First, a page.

Monday, 20 December 2021 00:10

The Good, the Bad, and the Neon: Reaction to Kamigawa: Neon Dynasty

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Eijango, seat of the empire. Eijango, seat of the empire. WIZARDS OF THE COAST

We’ve been teased with the return to the plane of Kamigawa, a land that has slowly become a fan-favorite since the release of the original block, and on Thursday the veil was finally lifted. On Weekly MTG, host Blake Rasmussen, narrative designer Grace Fong, and head designer Mark Rosewater gave fans their first look at the radical transformations on display in Kamigawa: Neon Dynasty. What was exciting and promising, and which parts left us a bit hesitant? Read on to hear our thoughts.

First, the most obvious: the new, futuristic Kamigawa is absolutely gorgeous. This is the first time that Magic has really dove headfirst into a science-fiction setting, but they’re still mixing in the more traditional fantasy elements, and the result is fantastic to behold. In the art we’ve seen so far, we’ve seen futuristic and traditional elements contrasting and intertwining, and they’re bringing in contrasting colors as well. It’s extremely pleasing to the eye, and it brings in colors and images we’ve rarely, if ever, gotten to see in Magic.

Wizards of the Coast has been proactive in reaching out to Japanese artists in order to get unique and stylistically appropriate illustrations, including the legendary Tetsuo Hara (creator of Fist of the North Star). Given the source material they’re working with (Japanese culture old and new), there should be no shortage of inspired artwork to look at while playing with this set. Also, if you haven’t seen the new full-art basic lands, you absolutely have to take a look at this article and see them for yourself.

Along with the great artwork, this set has a promise of interesting lore to work with as well. One of the central themes of this set is the conflict between tradition and modernization, and this was referenced during the Weekly MTG with regards to a specific card. Grace Fong talked about Boseiju (the oldest tree in the Jukai forest) and its reaction to the urbanization around it. Refusing to be outshined by the skyscrapers that surrounded it, the mighty tree stubbornly grew taller with every new building, in order to assert itself as the tallest structure in and around the forest. This is a fascinating and creative mini-tale, which is just one small part of the new Kamigawa set. If there is more lore like this to be found, then Neon Dynasty is going to be a fascinating set.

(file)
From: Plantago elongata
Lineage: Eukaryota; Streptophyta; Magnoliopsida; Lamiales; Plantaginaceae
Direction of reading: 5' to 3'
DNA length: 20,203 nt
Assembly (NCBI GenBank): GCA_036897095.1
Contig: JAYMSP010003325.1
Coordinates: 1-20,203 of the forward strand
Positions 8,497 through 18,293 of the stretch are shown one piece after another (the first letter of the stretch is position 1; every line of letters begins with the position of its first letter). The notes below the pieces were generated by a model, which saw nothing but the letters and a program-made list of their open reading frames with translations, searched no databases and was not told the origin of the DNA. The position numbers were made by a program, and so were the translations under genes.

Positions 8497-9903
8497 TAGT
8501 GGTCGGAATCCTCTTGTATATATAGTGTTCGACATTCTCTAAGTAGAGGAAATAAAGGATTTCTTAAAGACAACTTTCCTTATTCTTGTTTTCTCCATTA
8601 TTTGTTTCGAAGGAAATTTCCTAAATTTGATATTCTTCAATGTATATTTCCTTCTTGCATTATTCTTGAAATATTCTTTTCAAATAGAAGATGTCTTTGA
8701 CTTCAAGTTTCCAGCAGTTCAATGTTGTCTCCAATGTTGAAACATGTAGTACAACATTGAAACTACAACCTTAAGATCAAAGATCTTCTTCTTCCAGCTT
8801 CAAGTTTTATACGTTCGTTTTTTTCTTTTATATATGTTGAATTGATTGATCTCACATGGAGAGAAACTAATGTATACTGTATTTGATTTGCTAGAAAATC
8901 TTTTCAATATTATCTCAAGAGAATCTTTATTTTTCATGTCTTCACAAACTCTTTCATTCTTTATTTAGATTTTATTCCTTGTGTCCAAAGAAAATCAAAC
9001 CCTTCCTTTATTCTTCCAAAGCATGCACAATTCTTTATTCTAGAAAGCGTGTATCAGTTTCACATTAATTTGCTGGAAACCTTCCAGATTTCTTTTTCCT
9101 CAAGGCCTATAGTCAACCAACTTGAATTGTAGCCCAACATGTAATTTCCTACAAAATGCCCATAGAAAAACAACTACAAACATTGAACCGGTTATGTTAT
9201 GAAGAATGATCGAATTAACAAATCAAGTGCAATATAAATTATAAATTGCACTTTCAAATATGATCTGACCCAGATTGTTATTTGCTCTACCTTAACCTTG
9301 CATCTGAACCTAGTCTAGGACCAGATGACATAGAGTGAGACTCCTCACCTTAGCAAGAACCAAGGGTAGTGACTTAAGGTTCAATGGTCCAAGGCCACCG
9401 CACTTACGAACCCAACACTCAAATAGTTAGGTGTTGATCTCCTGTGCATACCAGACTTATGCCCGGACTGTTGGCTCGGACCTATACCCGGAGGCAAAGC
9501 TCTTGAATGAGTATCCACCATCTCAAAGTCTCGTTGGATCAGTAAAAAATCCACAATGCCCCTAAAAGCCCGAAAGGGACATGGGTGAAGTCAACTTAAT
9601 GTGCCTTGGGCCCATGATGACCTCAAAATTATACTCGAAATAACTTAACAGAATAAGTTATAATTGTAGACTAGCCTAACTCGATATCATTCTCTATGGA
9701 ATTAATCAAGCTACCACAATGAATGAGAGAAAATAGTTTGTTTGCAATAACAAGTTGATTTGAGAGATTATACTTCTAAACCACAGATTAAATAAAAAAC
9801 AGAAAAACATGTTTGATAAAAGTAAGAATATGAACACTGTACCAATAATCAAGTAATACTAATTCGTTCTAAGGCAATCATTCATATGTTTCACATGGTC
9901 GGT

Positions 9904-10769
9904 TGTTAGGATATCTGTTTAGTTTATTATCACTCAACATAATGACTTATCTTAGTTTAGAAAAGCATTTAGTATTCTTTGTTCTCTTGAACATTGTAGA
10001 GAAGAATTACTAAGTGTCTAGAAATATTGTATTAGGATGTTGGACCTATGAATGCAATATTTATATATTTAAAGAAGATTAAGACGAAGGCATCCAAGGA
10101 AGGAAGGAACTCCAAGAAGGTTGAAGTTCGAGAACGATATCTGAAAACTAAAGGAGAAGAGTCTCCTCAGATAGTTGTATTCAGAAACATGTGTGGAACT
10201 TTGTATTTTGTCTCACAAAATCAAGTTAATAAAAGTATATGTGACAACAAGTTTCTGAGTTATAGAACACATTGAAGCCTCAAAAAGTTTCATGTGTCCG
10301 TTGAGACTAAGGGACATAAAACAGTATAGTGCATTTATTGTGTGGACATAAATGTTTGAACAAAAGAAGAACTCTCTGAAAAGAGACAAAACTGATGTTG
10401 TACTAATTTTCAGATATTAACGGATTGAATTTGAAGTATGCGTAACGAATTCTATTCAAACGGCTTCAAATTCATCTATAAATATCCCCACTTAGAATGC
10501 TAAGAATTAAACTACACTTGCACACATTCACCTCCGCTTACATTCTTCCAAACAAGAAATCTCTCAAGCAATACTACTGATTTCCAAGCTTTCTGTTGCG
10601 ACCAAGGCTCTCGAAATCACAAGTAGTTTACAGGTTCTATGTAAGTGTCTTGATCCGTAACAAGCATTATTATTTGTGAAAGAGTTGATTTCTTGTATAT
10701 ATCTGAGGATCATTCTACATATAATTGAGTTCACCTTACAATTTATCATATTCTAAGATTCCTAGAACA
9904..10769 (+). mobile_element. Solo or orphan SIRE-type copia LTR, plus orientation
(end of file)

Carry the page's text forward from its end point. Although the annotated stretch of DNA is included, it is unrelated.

The set so far is very nice to look at, but how does it play? We don’t know yet, since we still know very little, but we have reason to be skeptical. Mark Rosewater stated that some of the classic Kamigawa mechanics will be returning in Neon Dynasty, but the Kamigawa block is not exactly known for having lots of beloved mechanics. Splice and Arcane have been all but abandoned, with Splice only showing up in Modern Horizons after its introduction. Flip cards have been folded into double-sided cards, and they have basically no chance of appearing in their original form again. Other major mechanics include Bushido (gain an offensive/defensive boost when blocking or being blocked) and Soulshift (when a Spirit dies, return a weaker Spirit from the graveyard), both of which are serviceable, but not particularly exciting. The Epic mechanic (which lets you continually play one spell, at the cost of never playing another spell for the rest of the game) is a very interesting one, but Mark Rosewater has stated that there's little space to design around this mechanic, which makes it seem like a poor mechanic to revisit. The highlight of the Kamigawa block's mechanics is undoubtedly Ninjutsu, which lets players swap an unblocked attacker with another creature in their hand, and this seems to be a mechanic that is very likely to return.

We do have one clue of what other mechanics could be showing up. Neon Dynasty is introducing a new planeswalker, Kaito Shizuki, a very sleek-looking cybernetic ninja character. When his card enters the battlefield, Kaito phases out exactly one time, at the end of the player’s turn. There’s nothing wrong with phasing out, but it isn’t the most fascinating mechanic there is, and in this writer’s opinion it falls short of recent mechanics such as Learn and Foretell. This seems like a set where Ninjutsu would fit in perfectly, and hopefully we get to see that mechanic return, along with whatever new ones WotC are cooking up.

Overall, Kamigawa: Neon Dynasty is a set that holds a lot of promise, but we’re still patiently waiting for more information that will help assuage some of our concerns. More reveals will be taking place in January, and hopefully the mechanics of the set can measure up to the high standard that the art and the lore appear to be setting. If they can, then Neon Dynasty is a set that’s going to be an awful lot of fun to play with.

Stay tuned to Magic Untapped for more news about Kamigawa: Neon Dynasty.

This article has been updated to correct errors.